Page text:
The National Zoo's tiny, black-nosed red panda cub died late last night, just 21 days after it was born. It was the first red panda cub at the zoo in 15 years.
The cub was found "lifeless" by a Zoo keeper late last night, Zoo officials said, and was rushed to a veterinary hospital, where he was confirmed dead. The cub, born June 16, was also the first cub for adult red pandas Shama and Tate.
Since his birth, the cub and it's mother were monitored at least twice daily by Zoo officials, and for several hours beyond that by volunteers, who watched the pair interact in person and also via camera. Instead of keeping her cub in a nest box, as Zoo officials said they expected, Shama moved him around her outdoor exhibit, so the zoo closed the area off to the public to allow the pair some privacy.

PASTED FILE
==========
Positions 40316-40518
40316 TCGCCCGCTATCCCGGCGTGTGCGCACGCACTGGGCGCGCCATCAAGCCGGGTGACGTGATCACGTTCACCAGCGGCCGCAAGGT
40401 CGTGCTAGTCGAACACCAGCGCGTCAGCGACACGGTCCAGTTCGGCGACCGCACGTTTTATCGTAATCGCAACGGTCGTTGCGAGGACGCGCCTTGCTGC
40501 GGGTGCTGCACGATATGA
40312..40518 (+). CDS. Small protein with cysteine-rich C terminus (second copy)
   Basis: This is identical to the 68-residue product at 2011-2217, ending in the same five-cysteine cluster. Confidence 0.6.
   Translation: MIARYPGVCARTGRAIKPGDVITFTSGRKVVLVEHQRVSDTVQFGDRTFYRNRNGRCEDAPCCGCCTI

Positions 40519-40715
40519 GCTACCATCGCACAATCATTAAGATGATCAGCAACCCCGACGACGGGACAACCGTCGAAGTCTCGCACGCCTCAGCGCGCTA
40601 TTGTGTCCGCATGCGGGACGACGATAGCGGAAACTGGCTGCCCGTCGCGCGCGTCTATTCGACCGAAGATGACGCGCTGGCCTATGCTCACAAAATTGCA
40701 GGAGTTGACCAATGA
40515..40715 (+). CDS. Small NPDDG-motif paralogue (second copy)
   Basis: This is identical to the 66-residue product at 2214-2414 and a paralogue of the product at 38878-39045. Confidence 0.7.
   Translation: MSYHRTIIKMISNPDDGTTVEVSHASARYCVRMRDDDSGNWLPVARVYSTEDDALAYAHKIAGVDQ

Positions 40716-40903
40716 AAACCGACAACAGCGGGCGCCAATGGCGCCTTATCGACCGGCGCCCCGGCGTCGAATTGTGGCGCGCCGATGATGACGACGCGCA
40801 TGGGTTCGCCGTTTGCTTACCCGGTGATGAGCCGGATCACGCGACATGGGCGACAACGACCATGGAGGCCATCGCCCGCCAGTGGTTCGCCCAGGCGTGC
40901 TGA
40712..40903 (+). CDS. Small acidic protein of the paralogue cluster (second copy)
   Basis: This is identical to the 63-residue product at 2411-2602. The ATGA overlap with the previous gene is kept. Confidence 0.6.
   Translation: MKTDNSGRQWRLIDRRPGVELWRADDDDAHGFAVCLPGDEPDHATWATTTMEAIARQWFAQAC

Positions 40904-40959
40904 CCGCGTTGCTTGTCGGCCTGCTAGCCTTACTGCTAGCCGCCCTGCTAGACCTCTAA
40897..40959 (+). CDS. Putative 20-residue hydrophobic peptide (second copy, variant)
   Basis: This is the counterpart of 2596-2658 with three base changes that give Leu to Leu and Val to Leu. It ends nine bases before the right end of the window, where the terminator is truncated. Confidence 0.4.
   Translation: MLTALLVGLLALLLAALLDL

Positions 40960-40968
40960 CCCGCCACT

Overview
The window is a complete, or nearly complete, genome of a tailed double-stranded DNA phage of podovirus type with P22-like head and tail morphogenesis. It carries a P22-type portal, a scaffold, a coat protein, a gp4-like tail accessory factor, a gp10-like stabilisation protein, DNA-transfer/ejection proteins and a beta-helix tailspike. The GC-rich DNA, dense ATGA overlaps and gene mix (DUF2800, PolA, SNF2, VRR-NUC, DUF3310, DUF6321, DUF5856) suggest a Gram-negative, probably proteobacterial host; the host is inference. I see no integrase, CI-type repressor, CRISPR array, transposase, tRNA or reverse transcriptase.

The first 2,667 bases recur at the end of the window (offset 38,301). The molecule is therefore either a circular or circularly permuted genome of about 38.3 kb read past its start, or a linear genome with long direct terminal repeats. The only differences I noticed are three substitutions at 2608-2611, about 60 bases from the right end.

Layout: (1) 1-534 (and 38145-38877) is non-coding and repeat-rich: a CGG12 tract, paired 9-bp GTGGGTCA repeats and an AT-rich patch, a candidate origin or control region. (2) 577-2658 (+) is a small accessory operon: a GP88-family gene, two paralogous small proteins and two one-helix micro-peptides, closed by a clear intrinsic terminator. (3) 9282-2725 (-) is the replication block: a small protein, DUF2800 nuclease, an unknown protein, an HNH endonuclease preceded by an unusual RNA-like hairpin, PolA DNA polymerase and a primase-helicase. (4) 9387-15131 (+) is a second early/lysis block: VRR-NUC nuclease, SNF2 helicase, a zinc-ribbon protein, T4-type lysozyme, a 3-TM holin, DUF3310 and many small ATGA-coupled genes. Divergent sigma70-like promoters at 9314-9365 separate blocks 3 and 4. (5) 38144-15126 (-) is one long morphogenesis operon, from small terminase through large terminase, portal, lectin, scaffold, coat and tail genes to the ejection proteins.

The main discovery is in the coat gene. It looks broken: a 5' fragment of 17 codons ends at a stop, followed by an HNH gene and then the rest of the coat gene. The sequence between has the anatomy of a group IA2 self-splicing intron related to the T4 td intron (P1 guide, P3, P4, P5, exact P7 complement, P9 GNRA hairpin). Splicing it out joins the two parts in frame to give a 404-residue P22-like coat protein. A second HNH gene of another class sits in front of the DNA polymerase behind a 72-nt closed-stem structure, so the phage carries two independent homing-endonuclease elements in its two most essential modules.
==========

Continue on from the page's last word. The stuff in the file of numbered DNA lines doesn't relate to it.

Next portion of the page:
There is no official cause of death, though the Zoo says it hopes that ongoing testing will provide more answers. The mortality rate for cubs in captivity is 50 percent, the Zoo said in a report.
The Zoo has been breeding red pandas since 1962, a program that has produced 184 successful births at both the zoo and the Smithsonian Conservation Biology Institute. These cubs have a mortality rate of about 40 percent, below the national rate of 50. One red panda cub currently lives at the SCBI in Fort Royal, Virginia.
The Zoo says it expects the red pandas to breed again next year.